A total of 52 water samples in triplicates were randomly collected from the deep tube-well (>30 m depth, 31 samples), tube-well (11–30 m depth, 12 samples), dug-well (3–11 m depth, 7 samples), and tap water (municipal supply, 2 samples) in between July and September 2017, during the rainy season. The sampling sites are located approximately 100 m to the north of the Bagmati river basin in the Kathmandu district. The deep tube-well, tube-well, and dug-well are the prime sources of water supply in Kathmandu valley. Of the groundwater sources, deep tube-well and tube-well are closed, except for an outlet at the top of the ground. But, in the dug-well, the opening is covered by a lid to avoid the entry of dirt. On the other hand, tap water is considered safe for household applications because the water is distributed only after treatment. However, the purity of the water is questioned due to the old pipes used in the water distribution system and the leakage from those pipes.

During the sample, collection samples were stored in a portable icebox and transported to the laboratory within 6 h and stored at ∼4 °C in a refrigerator until physical, chemical, and microbiological analyses were carried out. The sample size was estimated according to the following equation:
formula
where N is the sample size, represents confidence interval (95%), p is the prevalence of waterborne diseases, and e indicates an allowable error.

The samples were collected according to the standard method (Greenberg et al. 2005). Samples to be analyzed for the microbiological parameter (Somatic coliphage and coliform) were collected in polyethylene bottles that were thoroughly cleaned by distilled water and sterilized in an autoclave at 121 °C and 15 LB pressure for 15 min. Samples for the analysis of chemical parameters (hardness, chloride, alkalinity, fluoride, iron, manganese, cadmium, chromium, lead, copper, zinc, and arsenic) were collected in polyethylene bottles cleaned by distilled water for several times. Before collecting the sample, the sample bottles were purged at least three times by the water to be collected from respective sources. A dip sampler was used in sample collection from the shallow wells, while the samples from the tube-well and deep tube-well were collected either by pumping through a hand pump or by using the electric motor. The sampling sites and the number of samples collected from different places are illustrated in Figure 1.

Sample analysis

Physical parameters were analyzed for pH, temperature (°C), turbidity (NTU), and Electrical Conductivity-EC (μs/cm). The pH was measured by using a digital pH meter (TOA HM-10P). The turbidity and EC were measured using the nephelometer (ELICO, India) and conductivity meter (WTW LF91), respectively.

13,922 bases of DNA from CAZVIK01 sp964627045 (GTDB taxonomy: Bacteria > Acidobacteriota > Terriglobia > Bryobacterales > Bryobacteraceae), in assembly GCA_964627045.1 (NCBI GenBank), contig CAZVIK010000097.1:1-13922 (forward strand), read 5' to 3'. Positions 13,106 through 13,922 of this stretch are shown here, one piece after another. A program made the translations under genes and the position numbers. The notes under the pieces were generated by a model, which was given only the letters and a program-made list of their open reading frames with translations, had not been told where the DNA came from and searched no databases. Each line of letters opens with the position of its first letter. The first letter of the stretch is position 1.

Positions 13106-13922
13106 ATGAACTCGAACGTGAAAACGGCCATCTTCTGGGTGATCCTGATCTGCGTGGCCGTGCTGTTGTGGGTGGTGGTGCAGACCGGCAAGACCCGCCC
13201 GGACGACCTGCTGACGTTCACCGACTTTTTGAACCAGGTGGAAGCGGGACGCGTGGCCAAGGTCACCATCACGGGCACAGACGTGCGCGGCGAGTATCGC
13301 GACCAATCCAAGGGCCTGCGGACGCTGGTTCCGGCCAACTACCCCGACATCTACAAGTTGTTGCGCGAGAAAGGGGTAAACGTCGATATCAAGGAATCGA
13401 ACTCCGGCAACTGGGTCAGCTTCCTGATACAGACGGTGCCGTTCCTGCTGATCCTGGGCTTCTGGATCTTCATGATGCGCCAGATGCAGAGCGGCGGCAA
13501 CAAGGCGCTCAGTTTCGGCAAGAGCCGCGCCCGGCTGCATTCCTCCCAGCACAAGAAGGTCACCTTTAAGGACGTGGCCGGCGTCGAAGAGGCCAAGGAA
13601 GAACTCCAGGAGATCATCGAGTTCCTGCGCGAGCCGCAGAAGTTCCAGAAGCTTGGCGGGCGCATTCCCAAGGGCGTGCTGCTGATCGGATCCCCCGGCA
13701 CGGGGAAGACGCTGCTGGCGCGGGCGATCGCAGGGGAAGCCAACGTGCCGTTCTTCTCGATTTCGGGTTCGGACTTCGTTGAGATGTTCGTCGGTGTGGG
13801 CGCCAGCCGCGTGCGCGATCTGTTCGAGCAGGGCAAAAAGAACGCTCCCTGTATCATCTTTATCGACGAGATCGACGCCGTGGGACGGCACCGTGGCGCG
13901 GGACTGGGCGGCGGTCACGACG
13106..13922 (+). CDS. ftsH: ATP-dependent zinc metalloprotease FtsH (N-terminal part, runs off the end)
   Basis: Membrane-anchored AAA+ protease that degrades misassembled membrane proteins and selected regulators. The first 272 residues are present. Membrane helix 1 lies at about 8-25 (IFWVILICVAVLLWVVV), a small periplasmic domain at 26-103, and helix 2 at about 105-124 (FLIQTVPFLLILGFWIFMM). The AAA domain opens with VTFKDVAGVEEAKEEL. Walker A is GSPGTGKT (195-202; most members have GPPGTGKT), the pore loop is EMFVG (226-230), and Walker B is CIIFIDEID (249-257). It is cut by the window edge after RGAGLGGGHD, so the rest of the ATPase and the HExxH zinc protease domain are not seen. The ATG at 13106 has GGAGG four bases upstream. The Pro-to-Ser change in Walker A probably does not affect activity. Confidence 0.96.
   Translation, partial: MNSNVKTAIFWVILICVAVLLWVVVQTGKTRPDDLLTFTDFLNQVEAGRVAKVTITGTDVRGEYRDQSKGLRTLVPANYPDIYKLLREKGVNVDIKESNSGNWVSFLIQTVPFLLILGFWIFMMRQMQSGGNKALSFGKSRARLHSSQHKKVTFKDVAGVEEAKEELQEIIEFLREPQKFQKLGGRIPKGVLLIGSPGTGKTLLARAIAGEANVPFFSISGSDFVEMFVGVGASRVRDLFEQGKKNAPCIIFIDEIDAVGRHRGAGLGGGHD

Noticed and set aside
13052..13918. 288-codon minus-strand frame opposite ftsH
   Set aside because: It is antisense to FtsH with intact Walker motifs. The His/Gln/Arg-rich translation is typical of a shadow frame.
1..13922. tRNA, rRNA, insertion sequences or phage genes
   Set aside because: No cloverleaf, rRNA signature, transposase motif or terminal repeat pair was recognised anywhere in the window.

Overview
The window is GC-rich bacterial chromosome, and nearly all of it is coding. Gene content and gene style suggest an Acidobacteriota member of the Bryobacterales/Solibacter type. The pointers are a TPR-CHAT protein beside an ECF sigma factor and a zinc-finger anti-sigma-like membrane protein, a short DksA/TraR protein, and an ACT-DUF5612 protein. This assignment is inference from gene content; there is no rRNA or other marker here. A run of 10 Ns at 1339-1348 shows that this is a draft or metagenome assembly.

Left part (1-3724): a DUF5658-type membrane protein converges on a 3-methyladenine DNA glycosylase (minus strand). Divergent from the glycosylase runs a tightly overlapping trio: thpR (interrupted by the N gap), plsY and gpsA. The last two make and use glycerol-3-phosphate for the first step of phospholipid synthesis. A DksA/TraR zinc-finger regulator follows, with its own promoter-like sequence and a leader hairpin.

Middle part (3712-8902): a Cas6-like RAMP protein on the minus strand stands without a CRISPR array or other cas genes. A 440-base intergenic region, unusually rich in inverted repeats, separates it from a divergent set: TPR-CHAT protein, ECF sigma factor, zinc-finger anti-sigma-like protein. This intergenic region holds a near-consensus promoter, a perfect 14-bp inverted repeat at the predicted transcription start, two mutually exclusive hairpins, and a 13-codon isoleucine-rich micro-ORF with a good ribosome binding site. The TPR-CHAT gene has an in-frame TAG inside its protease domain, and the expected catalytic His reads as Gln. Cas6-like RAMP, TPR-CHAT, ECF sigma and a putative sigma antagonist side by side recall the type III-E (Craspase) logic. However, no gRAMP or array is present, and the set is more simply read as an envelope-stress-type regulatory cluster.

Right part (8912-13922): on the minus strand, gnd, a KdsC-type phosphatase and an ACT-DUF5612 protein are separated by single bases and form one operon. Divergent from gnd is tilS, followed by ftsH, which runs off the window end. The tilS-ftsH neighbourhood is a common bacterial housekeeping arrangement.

Chemical parameters were analyzed for chloride, free residual chlorine, total hardness (TH), copper, arsenic, manganese, zinc, iron, ammonia nitrate, fluoride, and sulfate. The TH, chloride, and residual chlorine were determined volumetrically. Fluoride was measured by the SPADNS method using acid zirconyl SPADNS reagent. The nitrate, ammonia, and sulfate were determined using spectrophotometry. Metal ions, such as iron, manganese, cadmium, chromium, lead, copper, zinc, and arsenic, were analyzed in an atomic absorption spectrometer (Agilent Technologies, 240 FS). The chemical and solvents used in the analysis were of analytical grade (Fluka chemicals and reagents) and purchased from local suppliers in the Kathmandu valley.

Microbiological analysis was carried out for the enumeration of TC and fecal coliform using the standard method (Greenberg et al. 2005). The presence of enteric bacteria and coliphage bacteria were identified using the biochemical testing method. The samples were enriched in the selenite F-broth, followed by culture on Xylose Lysine Deoxycholate (XLD) agar to detect the Salmonella and Shigella spp. Similarly, the Vibrio cholerae was enriched in alkaline peptone water and cultured on TCBS agar. The isolates were further grown on nutrient agar to separate the pure colonies. Bacterial isolates were identified according to culture, morphology, and biochemical tests. The coliphage bacteria were isolated using a double-layer agar assay as described by Greenberg et al. (2005).

The statistical analysis of the data was carried out using Microsoft Excel 2010.

RESULTS AND DISCUSSION

Kathmandu valley is densely populated, and limited municipal water supply cannot fulfill the large demand for water. Most of the people in the valley depend on groundwater to fulfill their daily requirements; hence, groundwater is considered a crucial source of water for domestic and other applications.

The water temperatures vary widely between the sites and this variation in water temperature can be caused due to the variation in the weather at the time of sample collection (Table 1).

Table 1

Water quality status based on physical parameters

ParameterDeep tube-well (31)
Tube-well (12)
Dug-well (07)
Tap water (02)
NDWQS
MinimumMaximumAverageMinimumMaximumAverageMinimumMaximumAverageMinimumMaximumAverage
Temperature (oC) 11.1 26.8 15.9 12.2 26.9 21.8 15.0 27.6 21.9 11.2 26.7 18.9 NA 
pH 6.1 7.7 6.46 6.0 6.8 6.38 6.1 6.7 6.45 6.8 7.1 6.9 6.5–8.5 
EC (μs/cm) 57.3 1,012.3 304.5 206.3 518.6 333.1 224.6 433.0 348.4 43.6 48.0 45.8 1,500 
Turbidity (NTU) 0.78 320.6 34.9 6.57 120.6 24.97 0.78 22.7 40.6 8.07 26.7 17.4